The first night there was, as expected, hot and muggy. We made our way through the French Quarter to a tiny restaurant called Green Goddess. We had an excellent meal, but for one time in my whole life, it was an ice cream dessert I ordered there that embedded itself in my brain. It was a sundae consisting of butter pecan ice cream, a caramel sauce, candied bacon, and whipped cream. And it was unreal. The ice cream was perfectly creamy and packed with buttery toasted pecans, the caramel sauce was dark and rich, and the candied bacon was smoky, salty, crunchy, and sweet. The cloud of homemade, not-too-sweet whipped cream on top was the perfect finish.

So when I got my annual(?) ice cream craving, I thought about just making butter pecan, but then I thought back to that sundae and decided it needed a caramel swirl right through the ice cream along with some crispy, salty pecans. Go all the way, right?

The best part about this ice cream is that it’s really not fussy (no egg tempering!), and all of the components can be made in advance. For me, that’s really excellent. My energy level since being diagnosed with RA has been erratic at best, so recipes that allow me to do things at my own pace are especially valuable to me.

Obviously, you will need an ice cream maker of some kind to make this recipe. Whether you roll a ball or use a electric countertop model, you’ll turn out some great ice cream. Let’s get churning!

Salted Butter Pecan Ice Cream with Caramel Swirl

Ice Cream Base

  • 1 cup cold whole milk
  • 3/4 cup brown sugar
  • 2 cups cold heavy cream
  • 2 tsp pure vanilla extract or 1/3 vanilla bean, split and scraped

Salted Buttered Pecans

  • 1 cup chopped pecans
  • 4 tbsp. butter
  • ¾ tsp. salt

Caramel Swirl

  • 1/2 cup sugar
  • 1/3 cup light corn syrup
  • 1/4 cup water
  • 7 tbsp. heavy cream
  • ½ tsp. vanilla extract
  • ½ tsp. kosher salt

Method

To make the ice cream base, whisk together milk and brown sugar until brown sugar is dissolved.

Stir in heavy cream and vanilla extract or vanilla bean pulp. I also throw the empty vanilla pod in.

Pour into a lidded container (or cover the bowl) and chill in the refrigerator for at least 1 hour, though I usually let it go overnight.

To make the buttered pecans, melt the butter in a skillet. Add pecans and salt to the pan, and cook over medium low heat until pecans are browned and fragrant, about 8-10 minutes.

Remove from heat, strain off the excess butter (and save that pecan butter! It’s so good on pancakes), and spread the pecans on a foil lined baking sheet to cool.

Cool completely before use.

To make the caramel, using a heavy bottomed saucepan, bring the sugar, corn syrup, and water to a boil over medium heat, stirring just until sugar is dissolved.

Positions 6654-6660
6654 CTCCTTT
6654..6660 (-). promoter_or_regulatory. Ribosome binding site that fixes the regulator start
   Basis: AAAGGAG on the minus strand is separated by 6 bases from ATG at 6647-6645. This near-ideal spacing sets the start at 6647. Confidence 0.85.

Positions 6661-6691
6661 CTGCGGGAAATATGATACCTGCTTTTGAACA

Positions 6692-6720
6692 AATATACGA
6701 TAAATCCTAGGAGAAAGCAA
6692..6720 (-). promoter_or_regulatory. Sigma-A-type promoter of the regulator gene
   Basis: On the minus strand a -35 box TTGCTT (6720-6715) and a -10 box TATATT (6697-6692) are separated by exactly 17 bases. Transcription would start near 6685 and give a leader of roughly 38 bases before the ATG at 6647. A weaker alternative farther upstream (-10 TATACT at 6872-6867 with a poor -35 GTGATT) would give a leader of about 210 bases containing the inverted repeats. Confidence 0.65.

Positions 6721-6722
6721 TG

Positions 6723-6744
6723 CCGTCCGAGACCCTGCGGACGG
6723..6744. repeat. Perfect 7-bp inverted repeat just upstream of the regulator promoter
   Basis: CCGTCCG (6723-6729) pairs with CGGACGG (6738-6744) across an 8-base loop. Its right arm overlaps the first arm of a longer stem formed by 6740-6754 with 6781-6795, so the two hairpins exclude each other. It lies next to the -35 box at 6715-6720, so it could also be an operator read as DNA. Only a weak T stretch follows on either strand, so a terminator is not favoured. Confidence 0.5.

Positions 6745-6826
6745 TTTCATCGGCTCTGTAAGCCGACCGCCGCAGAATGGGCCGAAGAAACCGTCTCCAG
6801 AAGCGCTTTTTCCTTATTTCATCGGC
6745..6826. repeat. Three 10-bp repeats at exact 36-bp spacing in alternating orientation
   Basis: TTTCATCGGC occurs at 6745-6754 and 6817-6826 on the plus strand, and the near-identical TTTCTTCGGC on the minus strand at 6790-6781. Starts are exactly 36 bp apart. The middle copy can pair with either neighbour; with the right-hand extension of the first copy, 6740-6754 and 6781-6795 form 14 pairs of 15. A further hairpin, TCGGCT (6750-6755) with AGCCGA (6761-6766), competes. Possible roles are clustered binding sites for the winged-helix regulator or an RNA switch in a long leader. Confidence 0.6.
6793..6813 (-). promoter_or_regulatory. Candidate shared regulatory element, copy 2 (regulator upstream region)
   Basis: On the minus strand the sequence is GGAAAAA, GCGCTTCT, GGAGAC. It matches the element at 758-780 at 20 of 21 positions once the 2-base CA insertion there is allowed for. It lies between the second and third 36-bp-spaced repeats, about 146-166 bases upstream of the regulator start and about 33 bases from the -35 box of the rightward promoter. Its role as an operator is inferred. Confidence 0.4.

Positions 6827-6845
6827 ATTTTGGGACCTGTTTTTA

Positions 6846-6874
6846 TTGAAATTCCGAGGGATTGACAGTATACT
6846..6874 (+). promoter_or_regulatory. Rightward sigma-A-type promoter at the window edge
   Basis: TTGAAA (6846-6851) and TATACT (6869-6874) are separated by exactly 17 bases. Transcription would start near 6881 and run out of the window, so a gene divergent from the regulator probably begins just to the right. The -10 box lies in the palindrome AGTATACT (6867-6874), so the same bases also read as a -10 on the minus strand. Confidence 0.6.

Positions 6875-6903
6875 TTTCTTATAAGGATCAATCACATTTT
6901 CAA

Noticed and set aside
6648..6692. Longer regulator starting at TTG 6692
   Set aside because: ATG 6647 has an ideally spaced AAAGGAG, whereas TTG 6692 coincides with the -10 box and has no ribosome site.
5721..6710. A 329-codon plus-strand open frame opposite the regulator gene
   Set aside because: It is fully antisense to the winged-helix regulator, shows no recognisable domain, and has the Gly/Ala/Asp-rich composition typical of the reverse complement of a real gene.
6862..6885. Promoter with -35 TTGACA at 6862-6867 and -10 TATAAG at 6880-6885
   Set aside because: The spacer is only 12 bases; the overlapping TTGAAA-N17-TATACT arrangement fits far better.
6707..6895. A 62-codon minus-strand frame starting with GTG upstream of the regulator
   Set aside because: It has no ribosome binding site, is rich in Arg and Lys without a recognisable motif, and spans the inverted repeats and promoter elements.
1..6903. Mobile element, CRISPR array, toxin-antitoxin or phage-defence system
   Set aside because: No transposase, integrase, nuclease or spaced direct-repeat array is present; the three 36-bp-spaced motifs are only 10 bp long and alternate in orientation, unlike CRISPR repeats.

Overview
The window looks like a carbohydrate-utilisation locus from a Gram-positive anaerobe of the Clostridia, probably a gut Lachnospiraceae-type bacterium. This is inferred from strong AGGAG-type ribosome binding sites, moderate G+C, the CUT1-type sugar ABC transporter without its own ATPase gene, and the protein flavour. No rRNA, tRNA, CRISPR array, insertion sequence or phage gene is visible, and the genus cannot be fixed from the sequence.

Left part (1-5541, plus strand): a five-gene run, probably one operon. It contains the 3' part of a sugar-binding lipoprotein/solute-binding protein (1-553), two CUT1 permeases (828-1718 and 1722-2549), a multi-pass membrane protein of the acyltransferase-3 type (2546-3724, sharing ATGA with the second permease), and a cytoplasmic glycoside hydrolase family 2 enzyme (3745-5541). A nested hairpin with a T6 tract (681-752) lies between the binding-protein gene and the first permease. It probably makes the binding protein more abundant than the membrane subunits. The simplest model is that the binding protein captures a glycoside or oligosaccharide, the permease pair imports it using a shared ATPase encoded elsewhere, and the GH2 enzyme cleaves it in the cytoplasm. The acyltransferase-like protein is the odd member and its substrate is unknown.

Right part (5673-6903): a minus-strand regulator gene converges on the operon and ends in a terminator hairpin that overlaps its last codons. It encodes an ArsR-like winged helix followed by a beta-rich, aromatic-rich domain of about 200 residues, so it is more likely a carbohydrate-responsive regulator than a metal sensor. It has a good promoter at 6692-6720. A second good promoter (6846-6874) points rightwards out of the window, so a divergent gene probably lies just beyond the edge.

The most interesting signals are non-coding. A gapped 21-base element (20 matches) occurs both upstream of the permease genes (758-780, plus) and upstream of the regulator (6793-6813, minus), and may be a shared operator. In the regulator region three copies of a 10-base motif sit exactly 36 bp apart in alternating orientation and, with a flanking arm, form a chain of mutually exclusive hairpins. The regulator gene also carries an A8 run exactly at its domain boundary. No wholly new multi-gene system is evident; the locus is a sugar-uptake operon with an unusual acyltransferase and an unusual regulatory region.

Then boil mixture, without stirring, but gently swirling pan, until the syrup turns a deep amber color. Be careful, it goes from golden to burnt quickly. I like to swirl on and off the heat to keep the syrup nice and even in color.

Remove pan from heat and carefully pour in the cream and vanilla extract. The mixture will bubble up and harden a bit. Return it to the heat and simmer mixture, stirring, until caramel is smooth.

Remove pan from heat, stir in the salt and cool caramel to room temperature.

If you make this on the same day you are making your ice cream, leave it at room temperature. If you make it in advance, store covered in the refrigerator for up to a week. Warm to room temperature before use. You may need to heat it slightly to loosen it up.

Now let’s put it all together. Have ready the container you want to use, a large spoon for the ice cream, a spoon for the caramel, and a butter knife. Have your buttered pecans and caramel ready to go.

If you used one, remove the vanilla bean pod from the ice cream base.

Pour the chilled ice cream base into your ice cream maker and churn according to manufacturer’s directions. In my ice cream maker, this takes about 24 minutes.

Pour in the pecans during the last 3 minutes of churning.

Take 1/3 of the ice cream and spread it in the container. Quickly drizzle a layer of caramel on top.

Repeat this 2 more times, and then use the butter knife to swirl the caramel through the ice cream. I ended up using about 2/3 of the caramel I made, but it did not go to waste!

Cover the ice cream and quickly move to the freezer to harden. In my freezer, it took about four hours to reach a nice hard scoop consistency. Serve as-is, or if you’re feeling special, drizzle on some extra caramel sauce, sprinkle a few chopped salted toasted pecans, and top with some maple sweetened softly whipped cream.

While no pigs were harmed in the making of this sundae, the savory, crunchy toasted pecans and deep, rich caramel swirl running through the fluffy, soft ice cream with that little pillow of whipped cream on top instantly took me back to that wonderful summer night. Music spilling into the restaurant from the streets, my new fiancé by my side, and my family surrounding me. My heart was full. What a profound testament to the power of foods as vessels for memory.

With Joe at Green Goddess

Recipes are little time capsules we can open at any moment, and I know this is one I will surely return to on many occasions.

Ciao for now,

Neen